New features and products are released all of the time! They often undergo alpha testing by internal users and beta testing by select customers before their full release. Since the feature or product is new, it is generally understood and expected that issues could be encountered.
What about releasing new architecture for an established feature, product, or service where issues are not expected?
There are few things more nerve-racking than implementing a brand new system architecture for a critical, high-throughput service AND releasing it! Even the smallest issue can quickly become disastrous for highly utilized services.
Imagine a traffic signal…
We live in a world that is bursting at the seams with data. According to sciencefocus.com, the largest online storage providers estimate their raw storage to be in the millions of terabytes. Humans aren’t able to effectively analyze large amounts of data all at once. That’s a job for AI. In order to see the bigger picture, we must focus our analysis down to no more than a few dimensions at a time.
In other words, we must sequentially analyze individual subsets of data. It follows then that our analysis is heavily reliant upon our ability to efficiently filter down…
The answer is most likely “too many”. Perhaps attempts have been made to “tune” these fragile alerts individually, but somehow they keep resurfacing; forcing you to play a never-ending game of whack-a-mole. This brittleness points to the presence of a fundamental flaw in your alerting design which must be corrected in order to reach a stable solution.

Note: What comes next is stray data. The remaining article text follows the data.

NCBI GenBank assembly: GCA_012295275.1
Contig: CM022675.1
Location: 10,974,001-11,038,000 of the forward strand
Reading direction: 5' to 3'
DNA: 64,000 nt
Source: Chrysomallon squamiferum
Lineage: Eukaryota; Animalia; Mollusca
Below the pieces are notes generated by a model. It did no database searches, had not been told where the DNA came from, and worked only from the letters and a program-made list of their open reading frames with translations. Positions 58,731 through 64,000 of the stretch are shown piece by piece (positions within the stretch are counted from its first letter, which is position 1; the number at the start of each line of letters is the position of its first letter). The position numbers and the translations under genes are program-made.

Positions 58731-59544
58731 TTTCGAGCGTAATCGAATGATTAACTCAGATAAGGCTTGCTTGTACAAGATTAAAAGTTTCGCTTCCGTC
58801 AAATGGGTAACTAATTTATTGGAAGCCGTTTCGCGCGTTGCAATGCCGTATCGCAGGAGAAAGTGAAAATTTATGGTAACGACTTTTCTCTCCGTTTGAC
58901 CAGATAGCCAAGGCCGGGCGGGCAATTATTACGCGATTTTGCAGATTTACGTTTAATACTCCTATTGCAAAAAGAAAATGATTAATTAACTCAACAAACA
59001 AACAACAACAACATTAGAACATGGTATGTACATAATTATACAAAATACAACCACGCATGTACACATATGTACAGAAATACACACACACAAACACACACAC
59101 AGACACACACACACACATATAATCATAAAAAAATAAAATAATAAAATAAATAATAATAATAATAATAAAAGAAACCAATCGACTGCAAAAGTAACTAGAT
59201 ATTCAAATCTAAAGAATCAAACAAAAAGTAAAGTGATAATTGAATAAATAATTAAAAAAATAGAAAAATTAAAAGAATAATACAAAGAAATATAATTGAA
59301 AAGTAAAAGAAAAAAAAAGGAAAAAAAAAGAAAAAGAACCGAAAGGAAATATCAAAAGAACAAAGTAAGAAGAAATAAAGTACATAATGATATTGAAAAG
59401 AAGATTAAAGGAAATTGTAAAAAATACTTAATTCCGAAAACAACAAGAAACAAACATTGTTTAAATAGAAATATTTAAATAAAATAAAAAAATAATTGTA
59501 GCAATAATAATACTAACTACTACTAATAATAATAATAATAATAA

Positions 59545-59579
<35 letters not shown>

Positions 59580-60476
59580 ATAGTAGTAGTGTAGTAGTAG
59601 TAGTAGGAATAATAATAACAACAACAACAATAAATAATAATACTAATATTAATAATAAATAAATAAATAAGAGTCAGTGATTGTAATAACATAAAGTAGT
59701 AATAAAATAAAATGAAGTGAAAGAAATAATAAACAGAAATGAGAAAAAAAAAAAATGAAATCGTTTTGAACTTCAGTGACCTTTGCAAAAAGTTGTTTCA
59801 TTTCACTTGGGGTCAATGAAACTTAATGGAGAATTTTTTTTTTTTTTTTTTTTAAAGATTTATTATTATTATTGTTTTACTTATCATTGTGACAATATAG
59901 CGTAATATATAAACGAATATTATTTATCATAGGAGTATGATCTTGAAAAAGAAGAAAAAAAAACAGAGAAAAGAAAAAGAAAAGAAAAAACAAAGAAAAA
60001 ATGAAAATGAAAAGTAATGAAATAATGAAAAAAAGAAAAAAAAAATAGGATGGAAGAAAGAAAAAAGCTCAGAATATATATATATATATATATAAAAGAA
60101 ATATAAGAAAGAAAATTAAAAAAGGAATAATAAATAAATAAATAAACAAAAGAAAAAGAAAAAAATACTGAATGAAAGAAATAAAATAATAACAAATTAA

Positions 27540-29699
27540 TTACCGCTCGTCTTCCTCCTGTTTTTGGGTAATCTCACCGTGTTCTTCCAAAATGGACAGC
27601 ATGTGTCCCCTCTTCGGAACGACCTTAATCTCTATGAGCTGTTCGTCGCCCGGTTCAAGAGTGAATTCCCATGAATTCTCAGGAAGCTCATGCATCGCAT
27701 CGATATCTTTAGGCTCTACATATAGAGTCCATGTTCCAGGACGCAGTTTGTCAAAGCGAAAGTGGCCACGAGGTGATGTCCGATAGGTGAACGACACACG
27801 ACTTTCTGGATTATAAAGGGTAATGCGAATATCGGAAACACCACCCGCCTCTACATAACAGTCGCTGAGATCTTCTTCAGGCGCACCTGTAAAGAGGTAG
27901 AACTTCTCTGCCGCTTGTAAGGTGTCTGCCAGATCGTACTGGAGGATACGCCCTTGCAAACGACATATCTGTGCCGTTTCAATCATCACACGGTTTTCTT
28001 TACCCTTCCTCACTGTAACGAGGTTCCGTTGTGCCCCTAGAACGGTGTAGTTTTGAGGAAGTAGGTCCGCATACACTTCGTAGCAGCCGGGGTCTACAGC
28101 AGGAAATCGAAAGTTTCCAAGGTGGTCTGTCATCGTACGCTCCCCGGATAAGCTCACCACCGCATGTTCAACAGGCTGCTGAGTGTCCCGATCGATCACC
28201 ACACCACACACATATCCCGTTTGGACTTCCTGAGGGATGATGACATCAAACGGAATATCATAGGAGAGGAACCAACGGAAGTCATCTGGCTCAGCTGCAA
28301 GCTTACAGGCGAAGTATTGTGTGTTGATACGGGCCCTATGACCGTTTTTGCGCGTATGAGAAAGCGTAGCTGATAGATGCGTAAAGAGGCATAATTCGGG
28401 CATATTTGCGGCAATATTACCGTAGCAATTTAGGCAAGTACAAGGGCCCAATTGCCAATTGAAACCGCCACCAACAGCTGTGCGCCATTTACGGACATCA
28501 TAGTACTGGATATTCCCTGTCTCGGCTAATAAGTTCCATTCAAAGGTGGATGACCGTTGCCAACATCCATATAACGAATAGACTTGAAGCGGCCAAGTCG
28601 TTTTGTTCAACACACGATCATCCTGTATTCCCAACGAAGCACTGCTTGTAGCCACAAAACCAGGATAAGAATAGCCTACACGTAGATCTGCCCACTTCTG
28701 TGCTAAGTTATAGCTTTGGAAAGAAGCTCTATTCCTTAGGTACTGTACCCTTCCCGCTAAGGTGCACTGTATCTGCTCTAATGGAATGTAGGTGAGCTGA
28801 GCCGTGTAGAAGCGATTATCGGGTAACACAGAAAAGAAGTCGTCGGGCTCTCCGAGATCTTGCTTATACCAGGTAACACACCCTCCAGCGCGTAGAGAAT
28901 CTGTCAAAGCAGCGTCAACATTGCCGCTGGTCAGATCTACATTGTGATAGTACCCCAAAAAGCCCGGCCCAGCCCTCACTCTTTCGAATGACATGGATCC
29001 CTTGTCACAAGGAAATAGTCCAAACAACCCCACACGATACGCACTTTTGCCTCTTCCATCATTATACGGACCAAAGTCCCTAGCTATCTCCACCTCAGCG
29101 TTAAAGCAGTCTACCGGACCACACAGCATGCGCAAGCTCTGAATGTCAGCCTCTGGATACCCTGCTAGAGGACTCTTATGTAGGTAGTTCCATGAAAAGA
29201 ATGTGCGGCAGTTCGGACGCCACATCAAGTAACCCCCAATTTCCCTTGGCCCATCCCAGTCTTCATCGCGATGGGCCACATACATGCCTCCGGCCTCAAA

Before jumping into a new…
Once upon a time, Rails had a feature under ActiveRecord called: IdentityMap.
Ensures that each object gets loaded only once by keeping every loaded object in a map. Looks up objects using the map when referring to them.
Answer: On associations when the inverse_of option is properly configured or inferred by convention.
Navigating to the associated record(s), then navigating back, should not incur an additional query.
# 1 query for blog_posts table
> blog_post = BlogPost.first
SELECT * FROM `blog_posts` LIMIT 1# 1 query for comments table > comment = blog_post.comments.first SELECT * FROM `comments` WHERE blog_post_id = blog_post.id…
Once upon a time, there was an AWS S3 outage for the US-EAST-1 region which lasted ~5 hours. This led to cascading outages for many online services. Sites became unavailable. Financial services were interrupted causing significant monetary loss. In Invoca’s case, some calls were negatively impacted since some IVR voice prompts were not cached across all servers and could not be downloaded from S3 in realtime. However, we were able to quickly remedy the issue by syncing our IVR voice prompt cache across all relevant servers. Calls are our lifeblood and any negative impact is unacceptable.
Official outage response: https://aws.amazon.com/message/41926/
Senior Software Engineer at Invoca